It’s Not a Lie… If You Believe It
January 19, 2017 § Leave a comment
Just finished: The Stammering Century, by Gilbert Seldes.
Reading now: Parable of the Sower, by Octavia E. Butler.
I still can’t believe it, honestly: that we went all the way down the rabbit hole and elected the demagogue. The racism, the sexism, the xenophobia: that was the worst of it, of course, but it’s not why I couldn’t bring myself to believe he’d be elected. No: I thought it was just so transparent that he was a fraud, a con man, a bad, bad salesman. Incompetent. Obviously in it for the “winning,” for the chase, and not for the opportunity to do something good or to serve the country.
Honest to God, I thought we were smarter than this. (The “we” here, throughout, stands for the citizens of the republic as a whole–we all get the same elected officials, after all, whether we voted for them or not–but this all happened because of we the white people. Particularly we the white men.)
Now obviously, had I thought about it and been less often curled into a mental fetal position of terror and rage and loathing, I would’ve recalled the long tradition of confidence men in American literature, who are there to point out that Americans love to be conned.
The Stammering Century is about radical religious movements in the nineteenth century, so of course it’s also about con men. It really seemed as though anyone in nineteenth-century America could proclaim himself (or, sometimes, herself) the Messiah and get at least a few people– including many socialites and nouveau riche and intellectuals–to follow along and do his bidding. One of the most compelling chapters concerns Robert Matthews, aka Matthias, who decided he was God and was put up in style in 1830s New York by his well-heeled acolytes, at least one of whom he very likely murdered by poisoning (after having been cut off monetarily by that disciple, and having taken the wife of another as his own).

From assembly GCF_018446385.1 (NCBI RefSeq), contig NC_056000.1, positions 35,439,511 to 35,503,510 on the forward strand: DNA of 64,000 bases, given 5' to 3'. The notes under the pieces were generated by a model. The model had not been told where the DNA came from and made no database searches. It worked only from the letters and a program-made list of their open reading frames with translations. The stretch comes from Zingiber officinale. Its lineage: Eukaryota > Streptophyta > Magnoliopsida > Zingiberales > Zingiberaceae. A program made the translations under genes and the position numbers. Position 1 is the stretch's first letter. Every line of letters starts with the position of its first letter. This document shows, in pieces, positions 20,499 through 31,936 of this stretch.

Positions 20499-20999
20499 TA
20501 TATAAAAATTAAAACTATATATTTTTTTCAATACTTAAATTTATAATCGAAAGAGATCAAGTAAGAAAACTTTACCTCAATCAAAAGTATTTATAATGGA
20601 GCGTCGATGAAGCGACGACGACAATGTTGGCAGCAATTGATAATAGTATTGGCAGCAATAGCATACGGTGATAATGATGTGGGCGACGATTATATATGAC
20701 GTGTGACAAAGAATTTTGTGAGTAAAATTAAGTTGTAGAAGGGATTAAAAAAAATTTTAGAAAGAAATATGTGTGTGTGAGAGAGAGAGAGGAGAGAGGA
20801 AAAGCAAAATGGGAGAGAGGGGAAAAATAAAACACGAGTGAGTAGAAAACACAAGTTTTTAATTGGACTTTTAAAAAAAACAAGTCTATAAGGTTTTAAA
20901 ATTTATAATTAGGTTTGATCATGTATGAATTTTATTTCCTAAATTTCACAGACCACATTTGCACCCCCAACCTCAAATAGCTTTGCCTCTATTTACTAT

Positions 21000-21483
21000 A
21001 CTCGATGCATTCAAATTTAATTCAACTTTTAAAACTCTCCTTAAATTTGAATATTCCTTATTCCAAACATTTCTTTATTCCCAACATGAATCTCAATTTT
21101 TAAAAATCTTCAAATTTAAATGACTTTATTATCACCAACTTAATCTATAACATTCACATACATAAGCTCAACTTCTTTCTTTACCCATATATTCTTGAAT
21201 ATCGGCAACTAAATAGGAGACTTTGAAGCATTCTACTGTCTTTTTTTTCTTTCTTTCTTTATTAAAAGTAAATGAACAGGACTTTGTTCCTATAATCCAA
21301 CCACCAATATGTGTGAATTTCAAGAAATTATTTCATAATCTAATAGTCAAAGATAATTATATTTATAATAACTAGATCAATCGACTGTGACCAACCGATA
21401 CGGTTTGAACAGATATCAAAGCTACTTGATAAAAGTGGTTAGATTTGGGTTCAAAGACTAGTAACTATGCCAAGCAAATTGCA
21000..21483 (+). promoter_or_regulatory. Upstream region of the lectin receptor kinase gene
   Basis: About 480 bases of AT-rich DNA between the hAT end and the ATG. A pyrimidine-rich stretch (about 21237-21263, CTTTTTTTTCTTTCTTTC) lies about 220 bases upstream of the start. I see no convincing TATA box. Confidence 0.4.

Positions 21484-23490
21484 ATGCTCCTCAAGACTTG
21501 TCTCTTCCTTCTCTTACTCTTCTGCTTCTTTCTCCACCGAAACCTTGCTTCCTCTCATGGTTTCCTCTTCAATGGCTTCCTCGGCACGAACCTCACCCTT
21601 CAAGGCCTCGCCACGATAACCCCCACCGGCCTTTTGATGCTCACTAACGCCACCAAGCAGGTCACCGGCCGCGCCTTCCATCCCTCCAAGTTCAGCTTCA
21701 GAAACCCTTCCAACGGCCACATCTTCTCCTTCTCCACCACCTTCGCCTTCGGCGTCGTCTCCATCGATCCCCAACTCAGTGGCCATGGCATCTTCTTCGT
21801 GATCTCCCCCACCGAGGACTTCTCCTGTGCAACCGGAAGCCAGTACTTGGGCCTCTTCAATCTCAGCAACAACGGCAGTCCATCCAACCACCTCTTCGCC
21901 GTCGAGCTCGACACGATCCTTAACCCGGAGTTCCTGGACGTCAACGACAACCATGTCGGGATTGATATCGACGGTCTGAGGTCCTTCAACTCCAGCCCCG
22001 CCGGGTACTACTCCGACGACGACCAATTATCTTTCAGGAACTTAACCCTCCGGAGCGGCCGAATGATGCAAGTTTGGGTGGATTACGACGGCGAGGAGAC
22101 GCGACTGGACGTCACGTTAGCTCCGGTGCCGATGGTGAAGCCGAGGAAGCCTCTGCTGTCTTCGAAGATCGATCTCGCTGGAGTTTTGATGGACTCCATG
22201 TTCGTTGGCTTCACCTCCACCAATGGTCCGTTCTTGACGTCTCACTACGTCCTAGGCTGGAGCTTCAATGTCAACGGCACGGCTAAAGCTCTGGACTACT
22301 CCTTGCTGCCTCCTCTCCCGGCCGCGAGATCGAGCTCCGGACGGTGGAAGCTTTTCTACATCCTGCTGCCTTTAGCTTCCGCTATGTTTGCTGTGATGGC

People getting conned, over and over again, through the course of 120 or so years (the book was published in 1928), out of money and rights (given the timing of publication, there’s a lot about temperance and prohibition) and, yeah, immortal souls. If someone tells us with enough repetition and clarity that they are our ticket out of whatever horrible circumstances we think we’re in and back to or on to a new golden age, many of us buy it on whatever flimsy evidence. The Fox sisters, who are the focal point of another wonderful chapter, started the spiritualism craze in 1848 more or less as a goof by causing the sound of rapping under a table (thanks to the slightly dislocated toe of one of the sisters) in response to questions posed to the dead.
Of course, many of the self-proclaimed messiahs, then as now, believed their own bunk–either due to mental illness or by simply convincing themselves of their own righteousness. As George Costanza said: “It’s not a lie… if you believe it.”